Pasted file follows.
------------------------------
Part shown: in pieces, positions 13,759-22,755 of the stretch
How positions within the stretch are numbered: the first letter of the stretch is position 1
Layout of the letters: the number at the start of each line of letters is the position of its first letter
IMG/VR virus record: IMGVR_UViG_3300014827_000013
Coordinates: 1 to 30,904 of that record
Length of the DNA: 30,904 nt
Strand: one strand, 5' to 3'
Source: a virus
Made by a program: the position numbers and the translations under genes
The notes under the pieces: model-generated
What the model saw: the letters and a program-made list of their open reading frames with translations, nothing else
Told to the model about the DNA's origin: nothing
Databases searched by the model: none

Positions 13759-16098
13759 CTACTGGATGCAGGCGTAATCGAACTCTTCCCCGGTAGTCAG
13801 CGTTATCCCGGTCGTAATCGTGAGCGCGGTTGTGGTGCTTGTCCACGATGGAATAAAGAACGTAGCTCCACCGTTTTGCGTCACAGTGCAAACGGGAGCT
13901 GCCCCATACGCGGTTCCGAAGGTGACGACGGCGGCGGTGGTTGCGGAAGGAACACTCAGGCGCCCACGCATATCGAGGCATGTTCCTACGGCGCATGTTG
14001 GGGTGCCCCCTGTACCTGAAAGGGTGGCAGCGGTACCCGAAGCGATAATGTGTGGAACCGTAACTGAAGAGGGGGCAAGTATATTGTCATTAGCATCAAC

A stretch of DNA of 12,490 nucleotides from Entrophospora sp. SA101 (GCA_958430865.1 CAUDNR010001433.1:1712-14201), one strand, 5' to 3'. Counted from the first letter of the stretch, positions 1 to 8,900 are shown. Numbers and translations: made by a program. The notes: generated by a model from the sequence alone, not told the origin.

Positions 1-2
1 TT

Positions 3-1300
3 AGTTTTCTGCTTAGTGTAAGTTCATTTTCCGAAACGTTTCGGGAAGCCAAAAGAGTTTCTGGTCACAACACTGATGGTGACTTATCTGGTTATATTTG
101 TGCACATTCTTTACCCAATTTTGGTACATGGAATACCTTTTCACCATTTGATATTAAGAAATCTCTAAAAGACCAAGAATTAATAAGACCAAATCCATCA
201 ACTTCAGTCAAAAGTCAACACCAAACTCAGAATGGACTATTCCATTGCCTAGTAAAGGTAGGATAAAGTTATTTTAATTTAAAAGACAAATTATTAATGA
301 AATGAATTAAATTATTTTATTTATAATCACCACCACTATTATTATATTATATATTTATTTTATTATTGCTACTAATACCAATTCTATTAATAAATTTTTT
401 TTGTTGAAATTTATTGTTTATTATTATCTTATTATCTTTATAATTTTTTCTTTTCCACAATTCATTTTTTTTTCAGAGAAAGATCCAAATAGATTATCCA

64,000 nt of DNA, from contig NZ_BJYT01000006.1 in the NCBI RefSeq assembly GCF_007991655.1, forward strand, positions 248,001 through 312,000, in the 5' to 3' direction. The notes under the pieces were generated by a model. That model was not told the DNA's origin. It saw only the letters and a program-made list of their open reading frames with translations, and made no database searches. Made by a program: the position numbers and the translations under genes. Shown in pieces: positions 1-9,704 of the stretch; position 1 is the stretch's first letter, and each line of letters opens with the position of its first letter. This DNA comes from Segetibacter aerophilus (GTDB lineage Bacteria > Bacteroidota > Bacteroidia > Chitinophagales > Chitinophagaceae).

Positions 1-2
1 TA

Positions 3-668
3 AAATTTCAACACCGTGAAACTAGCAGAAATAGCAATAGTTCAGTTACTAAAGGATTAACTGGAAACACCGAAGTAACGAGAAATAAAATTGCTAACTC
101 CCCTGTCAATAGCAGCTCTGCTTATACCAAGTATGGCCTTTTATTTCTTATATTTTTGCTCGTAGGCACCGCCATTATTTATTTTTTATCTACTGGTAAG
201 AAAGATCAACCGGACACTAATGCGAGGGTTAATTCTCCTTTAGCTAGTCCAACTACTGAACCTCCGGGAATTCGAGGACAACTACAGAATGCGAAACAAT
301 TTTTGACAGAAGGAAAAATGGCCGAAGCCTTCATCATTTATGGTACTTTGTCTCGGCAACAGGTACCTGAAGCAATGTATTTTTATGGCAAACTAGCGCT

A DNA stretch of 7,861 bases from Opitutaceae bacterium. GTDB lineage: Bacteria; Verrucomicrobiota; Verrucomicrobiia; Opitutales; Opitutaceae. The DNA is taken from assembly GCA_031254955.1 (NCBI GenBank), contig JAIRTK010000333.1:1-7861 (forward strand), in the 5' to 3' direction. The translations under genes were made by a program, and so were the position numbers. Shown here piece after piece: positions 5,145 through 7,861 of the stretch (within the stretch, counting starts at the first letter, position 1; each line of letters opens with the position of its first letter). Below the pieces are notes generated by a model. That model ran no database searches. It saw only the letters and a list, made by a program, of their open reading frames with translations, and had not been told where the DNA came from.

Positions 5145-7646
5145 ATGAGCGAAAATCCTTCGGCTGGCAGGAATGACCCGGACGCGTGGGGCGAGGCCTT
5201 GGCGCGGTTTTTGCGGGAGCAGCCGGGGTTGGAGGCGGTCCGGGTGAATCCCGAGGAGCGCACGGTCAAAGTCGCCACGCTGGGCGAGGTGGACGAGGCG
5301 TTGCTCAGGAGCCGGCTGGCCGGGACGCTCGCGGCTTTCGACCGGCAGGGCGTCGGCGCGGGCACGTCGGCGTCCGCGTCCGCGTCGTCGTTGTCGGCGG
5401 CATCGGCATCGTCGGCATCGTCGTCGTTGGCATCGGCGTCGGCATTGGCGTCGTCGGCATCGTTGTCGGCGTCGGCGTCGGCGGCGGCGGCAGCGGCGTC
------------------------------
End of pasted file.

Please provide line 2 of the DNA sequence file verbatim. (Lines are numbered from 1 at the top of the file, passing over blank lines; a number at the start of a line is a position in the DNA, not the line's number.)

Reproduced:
How positions within the stretch are numbered: the first letter of the stretch is position 1